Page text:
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that it was from Ephesus St. Paul proceeded upon his second journey into Greece. Therefore, as the epistle purports to have been written a short time preceding that journey; and as St. Paul, the history tells us, had resided more than two years at Ephesus, before he set out upon it, it follows that it must have been from Ephesus, to be consistent with the history, that the epistle was written; and every note of place in the epistle agrees with this supposition. “ If, after the manner of men, I have fought with beasts at Ephesus what advantageth it me, if the dead rise not? (xv. 32.) I allow that the apostle might say this, wherever he was ; but it was more natural and more to the purpose to say it, if he was at Ephesus at the time, and in the midst of those conflicts to which the expression relates. 6 The churches of Asia salute you.” (xvi. 19.) Asia, throughout the acts of the Apostles and the Epistles of St. Paul, does not mean the whole of Asia Minor or Anatolia, nor even the whole of the proconsular Asia, but a district in the anterior part of that country, called Lydian Asia, divided from the rest, much as Portugal is from Spain, and of which district Ephesus was the capital. “ Aquila and Priscilla salute you.” (xvi. 19.) Aquila and Priscilla were

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THE CORINTHIANS. at Ephesus during the period within which this epistle was written. (Acts, xviii. 18. 26.) “ I will tarry at Ephesus until Pentecost.” (xvi. 8.) This, I apprehend, is in terms almost asserting that he was at Ephesus at the time of writing the epistle.—“ A great and effectual door is opened unto me.” (xvi. 9.) How well this declaration corresponded with the state of things at Ephesus, and the progress of the Gospel in these parts, we learn from the reflection with which the historian concludes the account of certain transactions which passed there : “ So mightily grew the word of God and prevailed,” (Acts, xix. 20.); as well as from the complaint of Demetrius, “ that not only at Ephesus, but alsó throughout all Asia, this Paul hath persuaded, and turned away much people.”. : (xix. 26.)—“ And there are many adversaries,” says the epistle, (xvi. 9.) Look into the history of this period : “When divers were hardened and believed not, but spake evil of that way before the multitude, he departed from them, and separated the disci-' ples.”. The conformity therefore upon this head of comparison, is circumstantial and perfect. If any one think that this is a con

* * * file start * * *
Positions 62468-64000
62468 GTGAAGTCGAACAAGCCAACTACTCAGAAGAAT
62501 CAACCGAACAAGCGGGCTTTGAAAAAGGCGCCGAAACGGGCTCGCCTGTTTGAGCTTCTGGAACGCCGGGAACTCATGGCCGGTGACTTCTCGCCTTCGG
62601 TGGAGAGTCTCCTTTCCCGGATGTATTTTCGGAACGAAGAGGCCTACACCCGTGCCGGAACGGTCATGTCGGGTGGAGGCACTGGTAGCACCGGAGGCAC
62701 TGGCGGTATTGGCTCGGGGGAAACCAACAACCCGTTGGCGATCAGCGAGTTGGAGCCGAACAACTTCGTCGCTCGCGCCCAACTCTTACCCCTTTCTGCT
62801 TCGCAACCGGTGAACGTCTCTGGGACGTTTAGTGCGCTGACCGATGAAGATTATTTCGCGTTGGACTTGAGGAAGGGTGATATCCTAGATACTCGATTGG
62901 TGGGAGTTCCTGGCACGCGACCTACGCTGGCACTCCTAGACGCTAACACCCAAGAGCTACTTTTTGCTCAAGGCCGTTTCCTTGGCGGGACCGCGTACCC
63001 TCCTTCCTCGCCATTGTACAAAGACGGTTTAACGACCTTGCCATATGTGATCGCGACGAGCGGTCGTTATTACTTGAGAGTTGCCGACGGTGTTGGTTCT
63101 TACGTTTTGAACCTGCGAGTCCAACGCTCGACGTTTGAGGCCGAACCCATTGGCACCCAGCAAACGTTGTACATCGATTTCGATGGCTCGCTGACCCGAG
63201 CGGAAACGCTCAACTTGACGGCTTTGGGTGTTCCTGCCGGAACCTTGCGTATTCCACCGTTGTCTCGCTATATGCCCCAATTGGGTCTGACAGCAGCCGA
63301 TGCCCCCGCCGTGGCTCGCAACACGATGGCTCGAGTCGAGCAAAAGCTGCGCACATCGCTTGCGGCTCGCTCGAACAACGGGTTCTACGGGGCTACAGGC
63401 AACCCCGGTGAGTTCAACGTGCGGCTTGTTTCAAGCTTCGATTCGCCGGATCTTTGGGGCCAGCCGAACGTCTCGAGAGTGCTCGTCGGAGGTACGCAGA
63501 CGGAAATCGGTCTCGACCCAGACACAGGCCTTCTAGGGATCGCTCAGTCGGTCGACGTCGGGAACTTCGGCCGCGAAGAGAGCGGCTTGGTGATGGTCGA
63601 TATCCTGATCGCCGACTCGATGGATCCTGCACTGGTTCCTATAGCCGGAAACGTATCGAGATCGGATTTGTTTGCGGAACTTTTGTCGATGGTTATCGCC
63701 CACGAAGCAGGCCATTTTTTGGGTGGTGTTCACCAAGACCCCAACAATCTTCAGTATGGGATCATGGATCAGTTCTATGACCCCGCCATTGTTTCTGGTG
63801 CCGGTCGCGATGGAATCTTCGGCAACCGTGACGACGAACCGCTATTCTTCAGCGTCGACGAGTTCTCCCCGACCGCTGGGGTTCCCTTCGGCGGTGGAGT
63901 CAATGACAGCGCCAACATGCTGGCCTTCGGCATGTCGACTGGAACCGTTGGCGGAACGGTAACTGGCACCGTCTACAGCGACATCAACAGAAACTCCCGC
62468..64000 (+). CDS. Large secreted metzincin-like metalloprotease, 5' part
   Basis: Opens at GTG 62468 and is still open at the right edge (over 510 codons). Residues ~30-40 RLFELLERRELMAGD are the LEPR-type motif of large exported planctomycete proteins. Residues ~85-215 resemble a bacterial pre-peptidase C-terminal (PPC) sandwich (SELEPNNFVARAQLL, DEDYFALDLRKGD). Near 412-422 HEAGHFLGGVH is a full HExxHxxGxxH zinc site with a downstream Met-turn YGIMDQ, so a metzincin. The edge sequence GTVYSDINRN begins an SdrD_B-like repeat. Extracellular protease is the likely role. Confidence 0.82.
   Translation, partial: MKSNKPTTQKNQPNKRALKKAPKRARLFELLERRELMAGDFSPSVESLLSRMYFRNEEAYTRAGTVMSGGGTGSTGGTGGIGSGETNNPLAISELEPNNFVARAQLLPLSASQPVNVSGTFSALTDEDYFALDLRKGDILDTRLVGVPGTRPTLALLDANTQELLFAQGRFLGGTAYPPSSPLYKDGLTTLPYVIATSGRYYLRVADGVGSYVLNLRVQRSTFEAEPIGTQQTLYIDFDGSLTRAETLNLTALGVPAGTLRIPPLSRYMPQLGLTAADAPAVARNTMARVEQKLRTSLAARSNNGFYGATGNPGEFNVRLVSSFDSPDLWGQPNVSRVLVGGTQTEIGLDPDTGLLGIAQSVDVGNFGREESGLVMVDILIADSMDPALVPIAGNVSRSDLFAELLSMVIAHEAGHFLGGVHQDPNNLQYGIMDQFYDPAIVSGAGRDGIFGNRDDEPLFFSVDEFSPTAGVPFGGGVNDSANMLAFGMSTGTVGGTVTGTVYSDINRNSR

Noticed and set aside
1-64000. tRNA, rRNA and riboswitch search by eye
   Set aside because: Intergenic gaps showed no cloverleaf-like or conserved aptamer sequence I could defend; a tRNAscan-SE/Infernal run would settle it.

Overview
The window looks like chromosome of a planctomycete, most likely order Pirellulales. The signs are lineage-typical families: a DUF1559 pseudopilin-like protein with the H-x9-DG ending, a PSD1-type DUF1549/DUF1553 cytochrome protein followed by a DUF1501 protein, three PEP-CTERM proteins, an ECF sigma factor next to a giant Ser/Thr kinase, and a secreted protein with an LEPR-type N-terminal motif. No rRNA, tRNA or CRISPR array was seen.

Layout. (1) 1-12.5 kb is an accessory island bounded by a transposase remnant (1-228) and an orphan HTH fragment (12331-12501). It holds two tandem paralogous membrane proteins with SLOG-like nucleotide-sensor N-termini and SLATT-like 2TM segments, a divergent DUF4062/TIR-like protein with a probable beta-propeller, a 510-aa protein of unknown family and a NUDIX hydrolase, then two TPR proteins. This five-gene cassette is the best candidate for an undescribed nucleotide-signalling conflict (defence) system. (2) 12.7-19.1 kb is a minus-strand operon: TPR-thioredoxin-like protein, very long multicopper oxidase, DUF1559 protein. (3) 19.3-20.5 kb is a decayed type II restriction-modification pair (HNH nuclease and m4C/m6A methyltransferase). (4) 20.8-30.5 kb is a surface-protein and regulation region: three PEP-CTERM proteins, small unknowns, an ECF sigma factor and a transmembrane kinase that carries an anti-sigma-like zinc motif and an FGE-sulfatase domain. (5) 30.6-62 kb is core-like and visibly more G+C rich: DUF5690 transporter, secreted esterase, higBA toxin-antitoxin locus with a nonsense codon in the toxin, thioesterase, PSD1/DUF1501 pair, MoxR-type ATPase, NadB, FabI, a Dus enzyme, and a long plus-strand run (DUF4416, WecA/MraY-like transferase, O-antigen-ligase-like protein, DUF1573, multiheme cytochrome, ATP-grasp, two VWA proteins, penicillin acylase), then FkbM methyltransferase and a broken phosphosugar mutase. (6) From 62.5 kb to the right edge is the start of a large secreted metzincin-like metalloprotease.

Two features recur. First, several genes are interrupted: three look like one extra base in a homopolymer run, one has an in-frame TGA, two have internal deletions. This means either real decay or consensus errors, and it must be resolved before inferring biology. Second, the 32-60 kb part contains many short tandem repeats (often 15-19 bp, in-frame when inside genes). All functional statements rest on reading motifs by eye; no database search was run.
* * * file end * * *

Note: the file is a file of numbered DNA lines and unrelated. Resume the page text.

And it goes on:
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formity so obvious, that any forger of tolerable caution and sagacity would have taken care to preserve it, I must desire, such a ope to read the epistle for himself; and, when he has done so, to declare whether he has discovered one mark of art or design ; whether the notes of time and place appear to him to be inserted with any reference to each, other, with any view of their being com pared with each other, or for the purpose of establishing a visible agreement with the history, in respect of them.